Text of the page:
Health human resource (HHR) planning for PSWs and nurses has not received significant attention in the HHR planning literature. In most countries, HHR planning has focused predominantly on doctors due to the length and cost of training (Ono et al. 2013). In Canada, Denton et al. (1995) developed a forecasting model for physicians, RNs and RPNs, respectively, in Ontario. More recent models have focused on physicians and RNs (Tomblin Murphy et al. 2009, 2012) with one study focusing on jointly forecasting the supply of PSWs, RNs and RPNs (Laporte et al. 2016). A review of the literature suggested that these models generally focused on staffing ratios, and the effects of the level of wages or changes in wages were seldom considered in HHR modelling, with only one of 26 forecasting models incorporating such an effect (Ono et al. 2013). This wage effect will be important to incorporate given the attention placed on PSW wages before and throughout the pandemic. Finally, these studies were developed before the COVID-19 pandemic. It is therefore unclear if the predictions of these models will hold given the impact of COVID-19 on HHR. To our knowledge, this study is the first to investigate projections for PSWs, RNs and RPNs for the LTC sector using data and policy scenarios from the COVID-19 era. These are compared with a base-case status quo using data from the pre-COVID era.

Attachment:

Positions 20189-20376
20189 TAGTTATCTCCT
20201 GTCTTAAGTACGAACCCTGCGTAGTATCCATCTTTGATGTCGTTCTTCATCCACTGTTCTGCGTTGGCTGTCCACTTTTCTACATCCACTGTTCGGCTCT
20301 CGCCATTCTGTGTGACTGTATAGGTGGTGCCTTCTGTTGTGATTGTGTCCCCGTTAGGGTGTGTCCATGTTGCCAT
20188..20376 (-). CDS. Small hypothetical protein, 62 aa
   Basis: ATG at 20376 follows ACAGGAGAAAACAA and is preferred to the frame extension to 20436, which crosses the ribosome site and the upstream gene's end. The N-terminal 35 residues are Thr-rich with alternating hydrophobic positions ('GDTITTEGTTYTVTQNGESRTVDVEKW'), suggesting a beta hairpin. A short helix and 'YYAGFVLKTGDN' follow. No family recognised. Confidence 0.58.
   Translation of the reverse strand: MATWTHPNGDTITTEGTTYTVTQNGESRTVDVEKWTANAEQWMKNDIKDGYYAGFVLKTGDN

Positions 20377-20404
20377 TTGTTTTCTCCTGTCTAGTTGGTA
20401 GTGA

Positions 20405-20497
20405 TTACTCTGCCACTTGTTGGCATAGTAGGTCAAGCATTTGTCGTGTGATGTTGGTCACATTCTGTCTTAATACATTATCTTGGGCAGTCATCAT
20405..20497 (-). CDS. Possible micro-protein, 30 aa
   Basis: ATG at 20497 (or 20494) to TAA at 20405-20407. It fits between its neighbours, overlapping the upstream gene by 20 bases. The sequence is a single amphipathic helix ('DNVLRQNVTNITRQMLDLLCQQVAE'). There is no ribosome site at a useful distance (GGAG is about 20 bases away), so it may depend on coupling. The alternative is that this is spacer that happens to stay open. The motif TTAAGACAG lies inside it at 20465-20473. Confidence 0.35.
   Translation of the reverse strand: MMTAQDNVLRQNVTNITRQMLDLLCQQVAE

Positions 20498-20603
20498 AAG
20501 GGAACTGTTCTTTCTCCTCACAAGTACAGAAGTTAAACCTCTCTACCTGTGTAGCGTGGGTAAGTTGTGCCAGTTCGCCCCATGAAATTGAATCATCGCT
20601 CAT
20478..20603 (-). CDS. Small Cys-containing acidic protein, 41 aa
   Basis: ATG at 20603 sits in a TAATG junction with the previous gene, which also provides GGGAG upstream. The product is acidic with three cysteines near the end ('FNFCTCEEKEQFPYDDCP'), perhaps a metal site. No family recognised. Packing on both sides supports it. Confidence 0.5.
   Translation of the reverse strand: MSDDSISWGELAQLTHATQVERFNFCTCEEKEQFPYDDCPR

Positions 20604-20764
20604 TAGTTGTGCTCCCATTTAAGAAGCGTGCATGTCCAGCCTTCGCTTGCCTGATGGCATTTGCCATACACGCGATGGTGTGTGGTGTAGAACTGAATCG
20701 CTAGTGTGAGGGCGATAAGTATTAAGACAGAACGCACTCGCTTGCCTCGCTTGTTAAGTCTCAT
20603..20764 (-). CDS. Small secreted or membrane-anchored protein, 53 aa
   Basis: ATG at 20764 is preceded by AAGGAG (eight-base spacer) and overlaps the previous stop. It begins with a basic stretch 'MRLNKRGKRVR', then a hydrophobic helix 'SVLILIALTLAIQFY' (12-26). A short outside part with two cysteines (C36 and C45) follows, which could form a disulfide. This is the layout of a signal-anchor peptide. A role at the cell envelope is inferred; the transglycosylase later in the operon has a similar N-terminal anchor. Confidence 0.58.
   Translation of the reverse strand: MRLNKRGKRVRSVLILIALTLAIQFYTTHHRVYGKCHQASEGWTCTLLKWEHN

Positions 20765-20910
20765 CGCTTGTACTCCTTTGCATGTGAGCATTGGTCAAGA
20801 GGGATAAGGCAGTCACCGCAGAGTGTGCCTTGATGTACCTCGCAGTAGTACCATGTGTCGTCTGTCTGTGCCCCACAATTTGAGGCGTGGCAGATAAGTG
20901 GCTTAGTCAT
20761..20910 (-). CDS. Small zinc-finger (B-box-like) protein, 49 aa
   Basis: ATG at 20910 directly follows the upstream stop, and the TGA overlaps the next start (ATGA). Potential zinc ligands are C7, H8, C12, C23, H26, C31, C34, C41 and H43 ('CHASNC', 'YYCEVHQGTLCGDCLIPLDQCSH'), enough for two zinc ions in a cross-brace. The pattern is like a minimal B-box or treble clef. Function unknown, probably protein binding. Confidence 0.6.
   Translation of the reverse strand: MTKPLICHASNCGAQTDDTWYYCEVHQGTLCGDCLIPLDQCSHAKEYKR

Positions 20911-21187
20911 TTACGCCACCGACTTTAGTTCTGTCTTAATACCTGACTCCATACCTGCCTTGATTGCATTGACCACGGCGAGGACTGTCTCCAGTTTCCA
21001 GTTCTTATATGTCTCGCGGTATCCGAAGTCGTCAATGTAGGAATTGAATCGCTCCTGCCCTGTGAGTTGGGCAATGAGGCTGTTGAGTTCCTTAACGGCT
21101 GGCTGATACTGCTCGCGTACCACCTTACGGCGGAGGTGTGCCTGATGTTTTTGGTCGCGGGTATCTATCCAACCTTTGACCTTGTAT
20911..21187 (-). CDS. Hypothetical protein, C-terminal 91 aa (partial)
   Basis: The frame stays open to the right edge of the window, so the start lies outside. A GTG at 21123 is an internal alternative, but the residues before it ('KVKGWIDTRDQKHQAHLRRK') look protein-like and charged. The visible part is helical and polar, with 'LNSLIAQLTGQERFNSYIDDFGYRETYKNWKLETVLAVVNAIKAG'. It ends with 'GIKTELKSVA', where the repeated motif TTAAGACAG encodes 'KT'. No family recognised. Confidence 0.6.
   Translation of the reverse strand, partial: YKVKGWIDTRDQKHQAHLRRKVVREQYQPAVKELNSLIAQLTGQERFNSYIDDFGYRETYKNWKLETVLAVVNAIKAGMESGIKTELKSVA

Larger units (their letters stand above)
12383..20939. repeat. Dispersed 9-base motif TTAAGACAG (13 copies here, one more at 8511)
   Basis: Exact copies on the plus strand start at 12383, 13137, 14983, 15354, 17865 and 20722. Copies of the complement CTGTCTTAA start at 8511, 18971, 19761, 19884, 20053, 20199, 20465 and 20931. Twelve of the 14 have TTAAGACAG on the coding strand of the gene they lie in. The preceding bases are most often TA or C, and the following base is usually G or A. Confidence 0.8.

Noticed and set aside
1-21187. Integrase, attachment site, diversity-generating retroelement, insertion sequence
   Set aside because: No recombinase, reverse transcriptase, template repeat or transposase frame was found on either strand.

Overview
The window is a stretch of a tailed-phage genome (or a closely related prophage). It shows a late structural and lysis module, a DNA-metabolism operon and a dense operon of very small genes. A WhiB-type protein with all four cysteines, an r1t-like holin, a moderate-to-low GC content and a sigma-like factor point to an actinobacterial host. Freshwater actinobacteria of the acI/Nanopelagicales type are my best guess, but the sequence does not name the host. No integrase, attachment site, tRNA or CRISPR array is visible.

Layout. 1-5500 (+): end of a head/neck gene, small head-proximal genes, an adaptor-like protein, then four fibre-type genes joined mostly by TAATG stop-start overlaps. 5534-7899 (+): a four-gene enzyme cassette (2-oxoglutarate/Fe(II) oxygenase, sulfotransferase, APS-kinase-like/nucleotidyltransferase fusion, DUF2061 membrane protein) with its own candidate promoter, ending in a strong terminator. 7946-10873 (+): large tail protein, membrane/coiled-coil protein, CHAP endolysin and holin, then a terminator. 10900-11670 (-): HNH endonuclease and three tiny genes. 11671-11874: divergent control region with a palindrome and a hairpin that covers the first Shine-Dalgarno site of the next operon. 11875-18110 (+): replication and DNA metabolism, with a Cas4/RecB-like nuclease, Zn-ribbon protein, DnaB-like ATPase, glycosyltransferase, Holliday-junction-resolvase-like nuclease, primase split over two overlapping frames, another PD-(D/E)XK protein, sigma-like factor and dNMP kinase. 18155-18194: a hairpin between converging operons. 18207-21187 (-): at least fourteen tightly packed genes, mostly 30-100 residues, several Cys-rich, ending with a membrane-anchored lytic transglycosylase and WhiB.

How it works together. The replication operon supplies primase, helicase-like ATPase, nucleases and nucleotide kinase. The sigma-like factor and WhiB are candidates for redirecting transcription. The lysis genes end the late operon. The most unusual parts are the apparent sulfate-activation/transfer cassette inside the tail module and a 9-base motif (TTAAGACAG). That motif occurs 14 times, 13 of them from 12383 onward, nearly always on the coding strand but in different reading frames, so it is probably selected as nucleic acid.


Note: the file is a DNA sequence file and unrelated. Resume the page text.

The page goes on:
The purpose of this paper is to present a forecasting model jointly for PSWs, RNs and RPNs in Ontario's institutional LTC sector. Although not an exact science, and requiring many assumptions, HHR forecasting models allow for policy experiments that can explore the effects of different scenarios on the supply and demand of workers, taking into account changes in the supply of one type of worker on the supply needs of the others, thereby helping to identify the most efficacious policy levers for decision makers to ensure an optimal supply of healthcare labour (Laporte et al. 2016). Model uncertainty increases the farther into the future the projection period extends, so we employ a modest projection window, producing forecasts up to and including 2035 using publicly available data, as well as microdata from the Statistics Canada Labour Force Survey (Statistics Canada 2015) and the University of Toronto. Ethics approval was obtained from the University of Toronto Research Ethics Board.